- States that allow you to recover for your injuries and damages no matter how much you contributed to an accident
- States that prohibit an injured party from recovering if they were 50% or more responsible for an accident
In the most restrictive states, any type of recovery is barred if the injured party is at all responsible for the accident. In these states, an injured person will be prevented from recovering any damages if that person is even 1% responsible for an accident.
Evidence Collection for Car Accident Claims
Properly gathering and preserving evidence is vital to supporting your claim. It can be crucial in establishing who the at-fault driver is and the extent of your damages.
The accident report filled out by a police officer should include:
- Photos of the vehicles involved and their relative positions
- The damage incurred
- Skid marks
- The road conditions
- Traffic signs
- Any injuries you or any other parties sustained
These visuals can help to reconstruct the scene of the accident. They also demonstrate the impact severity and indicate potential traffic violations.
Police officers are trained to document accident scenes professionally. They provide an unbiased account of what transpired. They note any violations of traffic laws, identify witnesses, and often indicate whom they believe to be the at-fault party.
Requesting a copy of the police report is typically straightforward. This can be done at the local law enforcement office.
Witness Statements and Contact Information
Eyewitness accounts can often be a pivotal element in determining fault. Witnesses can provide a different perspective on how the accident unfolded. In complex situations, like left-turn accidents or multi-car pileups, their accounts can help clarify which actions led to the accident.
If possible, obtain the contact information of any witnesses at the scene. A personal injury lawyer or insurance adjuster may wish to ask them further questions. They may also use their testimony to support your claim.
Insurance Claims and Communication
The next important step is to notify your car insurance company. Depending on your insurance policy, it may provide coverage for accidents where you are partially or fully at fault.
If the other driver was at fault, your insurance company would likely seek compensation from the at-fault driver's insurance company. This process is known as subrogation.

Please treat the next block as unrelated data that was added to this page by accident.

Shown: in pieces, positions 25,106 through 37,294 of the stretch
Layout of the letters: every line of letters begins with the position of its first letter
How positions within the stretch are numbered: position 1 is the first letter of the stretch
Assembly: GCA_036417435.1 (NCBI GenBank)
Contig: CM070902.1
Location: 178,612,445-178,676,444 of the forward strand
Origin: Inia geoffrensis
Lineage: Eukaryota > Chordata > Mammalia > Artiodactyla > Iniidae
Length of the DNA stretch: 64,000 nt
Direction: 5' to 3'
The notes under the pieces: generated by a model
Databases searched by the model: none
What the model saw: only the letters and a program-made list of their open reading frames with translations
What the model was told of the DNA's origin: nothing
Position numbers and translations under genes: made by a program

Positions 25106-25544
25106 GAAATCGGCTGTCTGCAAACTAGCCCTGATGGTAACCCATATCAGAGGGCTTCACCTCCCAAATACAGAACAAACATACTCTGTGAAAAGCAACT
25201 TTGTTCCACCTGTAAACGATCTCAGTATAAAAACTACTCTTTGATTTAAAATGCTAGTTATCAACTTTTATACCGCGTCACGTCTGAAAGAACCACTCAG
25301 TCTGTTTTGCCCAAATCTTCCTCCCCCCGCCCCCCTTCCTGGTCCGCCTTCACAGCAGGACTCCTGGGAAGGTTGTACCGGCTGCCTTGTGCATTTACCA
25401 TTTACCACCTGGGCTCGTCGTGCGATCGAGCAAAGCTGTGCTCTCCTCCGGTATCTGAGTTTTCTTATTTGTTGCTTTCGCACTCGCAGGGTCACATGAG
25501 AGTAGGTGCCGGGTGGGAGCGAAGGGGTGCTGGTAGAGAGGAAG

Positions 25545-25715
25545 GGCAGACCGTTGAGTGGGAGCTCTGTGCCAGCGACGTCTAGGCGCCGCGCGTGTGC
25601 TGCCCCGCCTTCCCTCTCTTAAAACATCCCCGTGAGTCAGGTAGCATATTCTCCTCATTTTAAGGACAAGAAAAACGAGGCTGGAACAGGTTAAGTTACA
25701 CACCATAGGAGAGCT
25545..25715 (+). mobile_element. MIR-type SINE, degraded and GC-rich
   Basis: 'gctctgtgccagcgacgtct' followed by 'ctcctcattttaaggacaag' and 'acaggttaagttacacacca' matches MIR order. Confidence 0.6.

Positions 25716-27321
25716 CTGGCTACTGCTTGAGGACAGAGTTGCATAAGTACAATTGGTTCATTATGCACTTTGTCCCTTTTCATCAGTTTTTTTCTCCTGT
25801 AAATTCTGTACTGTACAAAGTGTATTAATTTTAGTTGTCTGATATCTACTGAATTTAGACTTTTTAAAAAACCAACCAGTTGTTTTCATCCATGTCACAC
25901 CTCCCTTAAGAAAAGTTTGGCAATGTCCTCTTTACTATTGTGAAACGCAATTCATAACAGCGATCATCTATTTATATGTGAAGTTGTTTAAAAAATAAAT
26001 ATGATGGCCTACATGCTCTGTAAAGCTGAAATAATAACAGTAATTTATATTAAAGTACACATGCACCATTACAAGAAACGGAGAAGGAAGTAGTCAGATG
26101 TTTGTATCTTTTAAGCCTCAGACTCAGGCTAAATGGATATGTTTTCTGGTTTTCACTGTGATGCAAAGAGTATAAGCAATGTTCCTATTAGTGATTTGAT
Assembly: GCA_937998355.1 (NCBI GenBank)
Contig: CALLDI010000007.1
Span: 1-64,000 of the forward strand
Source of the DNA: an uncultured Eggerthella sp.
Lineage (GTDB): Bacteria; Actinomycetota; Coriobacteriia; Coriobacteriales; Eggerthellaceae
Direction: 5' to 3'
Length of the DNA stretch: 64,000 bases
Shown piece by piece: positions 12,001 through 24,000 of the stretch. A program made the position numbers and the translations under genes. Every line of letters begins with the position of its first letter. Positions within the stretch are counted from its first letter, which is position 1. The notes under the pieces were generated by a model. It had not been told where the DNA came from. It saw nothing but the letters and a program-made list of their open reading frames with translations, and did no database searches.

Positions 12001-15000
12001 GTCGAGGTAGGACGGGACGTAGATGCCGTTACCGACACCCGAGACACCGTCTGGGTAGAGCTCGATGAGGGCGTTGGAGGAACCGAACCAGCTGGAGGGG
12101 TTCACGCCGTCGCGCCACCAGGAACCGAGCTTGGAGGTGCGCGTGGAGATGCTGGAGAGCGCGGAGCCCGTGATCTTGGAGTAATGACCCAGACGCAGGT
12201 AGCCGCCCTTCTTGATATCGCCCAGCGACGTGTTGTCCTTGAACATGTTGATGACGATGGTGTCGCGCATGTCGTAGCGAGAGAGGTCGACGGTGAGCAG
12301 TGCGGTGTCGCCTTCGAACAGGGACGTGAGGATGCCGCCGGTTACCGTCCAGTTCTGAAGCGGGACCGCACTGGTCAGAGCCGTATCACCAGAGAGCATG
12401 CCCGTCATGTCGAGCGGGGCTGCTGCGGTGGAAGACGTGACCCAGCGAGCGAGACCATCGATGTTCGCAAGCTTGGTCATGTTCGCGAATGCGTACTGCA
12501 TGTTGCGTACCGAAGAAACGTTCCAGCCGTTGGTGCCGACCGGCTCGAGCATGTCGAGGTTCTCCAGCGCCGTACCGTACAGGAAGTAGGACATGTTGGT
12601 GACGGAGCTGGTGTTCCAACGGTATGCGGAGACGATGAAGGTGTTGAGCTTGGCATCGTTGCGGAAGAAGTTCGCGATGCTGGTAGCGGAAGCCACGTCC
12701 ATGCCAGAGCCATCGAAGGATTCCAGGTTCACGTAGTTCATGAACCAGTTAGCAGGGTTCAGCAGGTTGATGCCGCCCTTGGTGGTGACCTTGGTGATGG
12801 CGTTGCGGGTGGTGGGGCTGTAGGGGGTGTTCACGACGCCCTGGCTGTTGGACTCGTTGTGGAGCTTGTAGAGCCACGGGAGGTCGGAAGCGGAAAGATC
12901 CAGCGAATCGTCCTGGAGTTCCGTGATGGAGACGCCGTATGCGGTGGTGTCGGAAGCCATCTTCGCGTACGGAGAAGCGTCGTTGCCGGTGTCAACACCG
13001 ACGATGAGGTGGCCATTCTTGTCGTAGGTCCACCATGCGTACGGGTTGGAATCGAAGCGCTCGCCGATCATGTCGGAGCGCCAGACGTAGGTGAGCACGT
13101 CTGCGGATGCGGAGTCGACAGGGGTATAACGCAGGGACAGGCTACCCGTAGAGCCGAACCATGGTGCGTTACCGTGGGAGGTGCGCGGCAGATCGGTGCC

Be cautious in your communication with any insurance company. Statements you make can be used to assess fault or the severity of your injuries. Avoid speculation or admitting any fault or liability until a car accident lawyer fully understands and analyzes the circumstances surrounding the accident.
Medical Expenses and Records
Medical evidence could substantiate your claim, especially if you sustained severe injuries. Document all your medical expenses and treatments, including:
- Doctor visits
- Hospital bills
Any assistive devices or home modifications needed for your recovery
These records help determine the financial damages you seek to recover. They also validate your claim of the severity and extent of your injuries. They could influence whether you are awarded damages for pain and suffering or long-term disability.
Involvement in a Fatal Accident
The tragic circumstance of a wrongful death resulting from a car accident often involves complex legal issues. The deceased's family may be entitled to file a wrongful death claim to seek compensation for their loss.
This might include:
- Medical expenses
- Funeral costs
- Lost future earnings
- Loss of companionship
- Emotional distress
A Car Accident Attorney Can Help
Proving fault often involves complex legal analysis. Sometimes there are multiple responsible parties. Some cases may benefit from an expert witness.
Learn more about your legal options by calling an injury law attorney today. A personal injury attorney can gather evidence and help you recover the costs of your medical bills after an auto accident.